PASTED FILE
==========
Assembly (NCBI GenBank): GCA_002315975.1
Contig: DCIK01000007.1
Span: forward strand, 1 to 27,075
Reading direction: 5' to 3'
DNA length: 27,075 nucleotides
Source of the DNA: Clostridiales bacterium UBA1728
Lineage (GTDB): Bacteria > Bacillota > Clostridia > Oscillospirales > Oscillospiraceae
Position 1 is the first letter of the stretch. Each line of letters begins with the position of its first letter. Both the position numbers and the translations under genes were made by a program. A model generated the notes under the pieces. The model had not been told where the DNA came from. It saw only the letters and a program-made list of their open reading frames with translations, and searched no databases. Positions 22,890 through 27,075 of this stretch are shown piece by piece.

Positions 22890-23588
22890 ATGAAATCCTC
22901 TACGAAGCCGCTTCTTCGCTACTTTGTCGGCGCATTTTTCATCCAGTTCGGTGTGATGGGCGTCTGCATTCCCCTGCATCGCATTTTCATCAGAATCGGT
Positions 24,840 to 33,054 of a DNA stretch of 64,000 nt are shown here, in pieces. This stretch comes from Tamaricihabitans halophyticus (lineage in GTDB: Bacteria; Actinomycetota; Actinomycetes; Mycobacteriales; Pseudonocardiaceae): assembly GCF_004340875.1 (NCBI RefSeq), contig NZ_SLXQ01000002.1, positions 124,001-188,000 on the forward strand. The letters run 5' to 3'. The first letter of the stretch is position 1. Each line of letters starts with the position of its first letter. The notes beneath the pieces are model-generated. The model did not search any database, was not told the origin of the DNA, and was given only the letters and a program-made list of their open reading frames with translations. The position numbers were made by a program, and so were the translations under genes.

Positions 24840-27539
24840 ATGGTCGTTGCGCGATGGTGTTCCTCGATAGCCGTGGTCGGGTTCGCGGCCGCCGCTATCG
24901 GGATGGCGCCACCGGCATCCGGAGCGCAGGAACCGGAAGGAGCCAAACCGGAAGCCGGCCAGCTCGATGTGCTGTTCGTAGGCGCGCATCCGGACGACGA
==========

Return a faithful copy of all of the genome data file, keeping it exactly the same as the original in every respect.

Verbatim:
Assembly (NCBI GenBank): GCA_002315975.1
Contig: DCIK01000007.1
Span: forward strand, 1 to 27,075
Reading direction: 5' to 3'
DNA length: 27,075 nucleotides
Source of the DNA: Clostridiales bacterium UBA1728
Lineage (GTDB): Bacteria > Bacillota > Clostridia > Oscillospirales > Oscillospiraceae
Position 1 is the first letter of the stretch. Each line of letters begins with the position of its first letter. Both the position numbers and the translations under genes were made by a program. A model generated the notes under the pieces. The model had not been told where the DNA came from. It saw only the letters and a program-made list of their open reading frames with translations, and searched no databases. Positions 22,890 through 27,075 of this stretch are shown piece by piece.

Positions 22890-23588
22890 ATGAAATCCTC
22901 TACGAAGCCGCTTCTTCGCTACTTTGTCGGCGCATTTTTCATCCAGTTCGGTGTGATGGGCGTCTGCATTCCCCTGCATCGCATTTTCATCAGAATCGGT
Positions 24,840 to 33,054 of a DNA stretch of 64,000 nt are shown here, in pieces. This stretch comes from Tamaricihabitans halophyticus (lineage in GTDB: Bacteria; Actinomycetota; Actinomycetes; Mycobacteriales; Pseudonocardiaceae): assembly GCF_004340875.1 (NCBI RefSeq), contig NZ_SLXQ01000002.1, positions 124,001-188,000 on the forward strand. The letters run 5' to 3'. The first letter of the stretch is position 1. Each line of letters starts with the position of its first letter. The notes beneath the pieces are model-generated. The model did not search any database, was not told the origin of the DNA, and was given only the letters and a program-made list of their open reading frames with translations. The position numbers were made by a program, and so were the translations under genes.

Positions 24840-27539
24840 ATGGTCGTTGCGCGATGGTGTTCCTCGATAGCCGTGGTCGGGTTCGCGGCCGCCGCTATCG
24901 GGATGGCGCCACCGGCATCCGGAGCGCAGGAACCGGAAGGAGCCAAACCGGAAGCCGGCCAGCTCGATGTGCTGTTCGTAGGCGCGCATCCGGACGACGA